Persaud, speaking with Stabroek News yesterday, said that information reaching the union has suggested that some of the questions raised at the polygraph interviews addressed sexual behaviour and political affiliation.
The General Secretary asserted that the union categorically rejects polygraph testing in the public service as being unacceptable and that it views the procedure as an imposition on officers. She emphasized that the union had voiced its disapproval of such testing in the past when it was initially introduced at CANU, and that its objections to the procedure have not changed.
The union has firmly communicated its position to Sattaur in writing, but is yet to receive a favourable response. In the interim, Persaud said that the union is asking members to reject the testing and to stand firm on their positions, adding that a circular had been issued to this effect.
Further, she disclosed that employees are also acting in their own interests and have retained the services of legal counsel. Persaud noted that if any disciplinary action is to be taken against the staff for declining the polygraph tests, legal counsel would advise them of a way forward.
Tests open to everyone
Sattaur told Stabroek News yesterday that the decision to polygraph GRA workers was not his, but emphasized his avid support for the process. He said that the GRA has a governing board which makes such decisions and according to him, they can call on him to take the test since it is open to everyone.
If called upon, Sattaur said, he would submit himself. He said that GPSU continues to write him when “I am not the person they need to write” and noted that while he has certain responsibilities and manages revenue collection, he also answers to a higher authority.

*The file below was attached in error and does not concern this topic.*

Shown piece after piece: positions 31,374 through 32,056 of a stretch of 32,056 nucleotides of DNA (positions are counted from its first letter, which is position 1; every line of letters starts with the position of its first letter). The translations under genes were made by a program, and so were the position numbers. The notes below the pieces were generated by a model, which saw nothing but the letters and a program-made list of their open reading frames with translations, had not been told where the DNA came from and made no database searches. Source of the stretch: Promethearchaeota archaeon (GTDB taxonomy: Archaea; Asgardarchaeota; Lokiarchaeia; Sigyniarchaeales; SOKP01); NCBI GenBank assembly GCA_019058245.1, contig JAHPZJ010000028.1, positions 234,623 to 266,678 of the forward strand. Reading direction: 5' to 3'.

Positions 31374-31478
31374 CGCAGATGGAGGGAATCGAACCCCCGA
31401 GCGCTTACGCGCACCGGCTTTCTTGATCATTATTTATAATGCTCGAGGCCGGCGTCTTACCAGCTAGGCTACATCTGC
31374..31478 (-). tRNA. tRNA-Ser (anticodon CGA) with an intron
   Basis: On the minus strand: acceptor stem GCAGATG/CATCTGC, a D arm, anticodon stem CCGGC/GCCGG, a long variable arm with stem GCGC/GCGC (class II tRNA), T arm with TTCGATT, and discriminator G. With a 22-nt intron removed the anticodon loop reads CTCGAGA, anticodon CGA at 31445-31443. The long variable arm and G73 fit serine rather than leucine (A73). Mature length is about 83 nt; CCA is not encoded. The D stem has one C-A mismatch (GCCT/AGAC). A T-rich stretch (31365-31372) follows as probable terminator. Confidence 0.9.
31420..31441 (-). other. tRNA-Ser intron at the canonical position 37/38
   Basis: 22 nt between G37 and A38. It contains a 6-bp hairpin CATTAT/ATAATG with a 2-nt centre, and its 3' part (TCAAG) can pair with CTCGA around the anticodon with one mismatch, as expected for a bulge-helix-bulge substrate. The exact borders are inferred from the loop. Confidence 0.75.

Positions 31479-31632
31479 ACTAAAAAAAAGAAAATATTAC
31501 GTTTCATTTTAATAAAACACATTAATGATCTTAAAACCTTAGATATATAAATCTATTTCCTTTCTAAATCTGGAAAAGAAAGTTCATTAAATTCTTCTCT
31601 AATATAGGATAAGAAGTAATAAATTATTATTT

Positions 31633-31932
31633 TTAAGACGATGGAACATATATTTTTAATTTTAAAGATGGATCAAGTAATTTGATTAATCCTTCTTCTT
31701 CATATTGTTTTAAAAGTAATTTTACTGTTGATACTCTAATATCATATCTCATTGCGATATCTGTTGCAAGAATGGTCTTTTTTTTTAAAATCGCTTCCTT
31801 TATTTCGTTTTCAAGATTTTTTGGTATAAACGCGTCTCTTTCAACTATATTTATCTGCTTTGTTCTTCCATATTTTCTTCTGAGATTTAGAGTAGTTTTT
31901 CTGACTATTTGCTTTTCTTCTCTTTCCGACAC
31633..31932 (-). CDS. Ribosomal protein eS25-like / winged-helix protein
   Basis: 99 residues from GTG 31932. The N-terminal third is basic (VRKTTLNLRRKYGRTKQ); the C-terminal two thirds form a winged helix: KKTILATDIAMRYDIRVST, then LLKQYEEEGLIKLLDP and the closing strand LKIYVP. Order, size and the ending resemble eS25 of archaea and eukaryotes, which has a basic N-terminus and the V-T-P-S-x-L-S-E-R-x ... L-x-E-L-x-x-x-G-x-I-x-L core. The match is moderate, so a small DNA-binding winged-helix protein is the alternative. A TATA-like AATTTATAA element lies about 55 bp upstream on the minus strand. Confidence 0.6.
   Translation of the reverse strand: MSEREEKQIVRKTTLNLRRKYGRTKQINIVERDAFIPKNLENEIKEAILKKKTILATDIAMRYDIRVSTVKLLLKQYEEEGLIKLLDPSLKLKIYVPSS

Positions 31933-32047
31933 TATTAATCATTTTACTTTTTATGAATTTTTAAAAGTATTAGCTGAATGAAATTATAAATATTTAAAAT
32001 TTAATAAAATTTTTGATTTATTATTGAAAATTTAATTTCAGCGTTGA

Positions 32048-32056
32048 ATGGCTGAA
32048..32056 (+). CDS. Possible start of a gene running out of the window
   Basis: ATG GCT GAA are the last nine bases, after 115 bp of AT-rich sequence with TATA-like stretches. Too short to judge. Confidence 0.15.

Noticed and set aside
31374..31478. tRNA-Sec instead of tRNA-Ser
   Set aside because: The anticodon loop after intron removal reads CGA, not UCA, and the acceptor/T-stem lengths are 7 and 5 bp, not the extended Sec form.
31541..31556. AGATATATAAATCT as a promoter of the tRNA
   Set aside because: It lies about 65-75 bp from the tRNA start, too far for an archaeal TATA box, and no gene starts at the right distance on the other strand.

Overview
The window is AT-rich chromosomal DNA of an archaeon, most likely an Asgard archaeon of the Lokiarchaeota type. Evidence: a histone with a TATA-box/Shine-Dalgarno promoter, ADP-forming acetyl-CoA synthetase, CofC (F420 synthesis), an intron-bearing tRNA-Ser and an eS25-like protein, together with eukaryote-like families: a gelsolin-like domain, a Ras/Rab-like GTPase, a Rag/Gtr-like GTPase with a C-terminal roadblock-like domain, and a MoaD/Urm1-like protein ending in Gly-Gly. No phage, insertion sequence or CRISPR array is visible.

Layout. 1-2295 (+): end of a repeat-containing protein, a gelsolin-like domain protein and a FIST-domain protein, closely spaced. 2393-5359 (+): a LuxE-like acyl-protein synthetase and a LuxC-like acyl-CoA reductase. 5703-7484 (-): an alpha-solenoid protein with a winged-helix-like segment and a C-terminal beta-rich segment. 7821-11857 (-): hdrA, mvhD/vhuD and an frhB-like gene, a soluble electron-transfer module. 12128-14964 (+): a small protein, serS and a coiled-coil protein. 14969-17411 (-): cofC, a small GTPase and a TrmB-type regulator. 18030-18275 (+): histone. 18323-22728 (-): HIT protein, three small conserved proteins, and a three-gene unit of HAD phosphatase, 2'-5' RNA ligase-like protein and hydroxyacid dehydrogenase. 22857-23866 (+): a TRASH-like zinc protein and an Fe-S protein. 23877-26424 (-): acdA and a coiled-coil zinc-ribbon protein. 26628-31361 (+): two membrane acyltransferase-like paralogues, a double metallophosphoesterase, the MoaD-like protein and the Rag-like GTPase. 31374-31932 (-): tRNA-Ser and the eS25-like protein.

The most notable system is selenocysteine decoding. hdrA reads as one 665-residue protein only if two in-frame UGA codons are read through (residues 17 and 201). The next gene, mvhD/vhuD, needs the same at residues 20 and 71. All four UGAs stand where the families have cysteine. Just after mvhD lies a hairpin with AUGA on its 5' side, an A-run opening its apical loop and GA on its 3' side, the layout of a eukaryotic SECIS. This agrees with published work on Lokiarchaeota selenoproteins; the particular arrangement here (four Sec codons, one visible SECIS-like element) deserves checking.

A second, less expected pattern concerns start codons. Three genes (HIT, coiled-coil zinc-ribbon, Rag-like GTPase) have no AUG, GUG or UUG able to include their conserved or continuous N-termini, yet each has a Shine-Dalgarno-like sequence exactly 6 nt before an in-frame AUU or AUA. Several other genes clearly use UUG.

He continued that the polygraph testing process has started, adding that it is still ongoing. Sattaur would not elaborate on this, but he suggested that some persons are complying while others are not.
On the issue of staff refusing to take the test, he said, that the decision as to what happens to them would have to be made at a higher level and not by him. However, he pointed out that there is no clear position as to whether persons are to be disciplined for rejecting the tests.
Sattaur, in an interview with this newspaper last week, had commented that the polygraph tests will ensure that the integrity of officers is at the highest level, in addition to addressing the whole issue of public perception and GRA. He added that the tests also offer a high level of transparency and accountability in the system.
He also noted that polygraph testing is critical in the revenue body to change public perception and root out corrupt officers, and insisted that the testing must extend into the business community where “people bribing all the time to avoid taxes”.
Stabroek News has been reliably informed that the GRA had selected a batch of employees for polygraph testing last month, but decided against the tests following strong disapproval and a quick reaction from the union. However, the revenue body pressed ahead with the testing and wrote another batch of employees, among them several senior staff.
The second batch of staff went in for briefings on the testing and returned for the actual polygraphs on Saturday last, but ended up refusing after being questioned. The testing was expected to continue on Sunday and throughout this week.
A source close to a senior staff member, who was selected for testing, said that the employee is deeply hurt by the selection. The source related that the person had been in the service of the GRA for over a decade and has aided in weeding out corruption.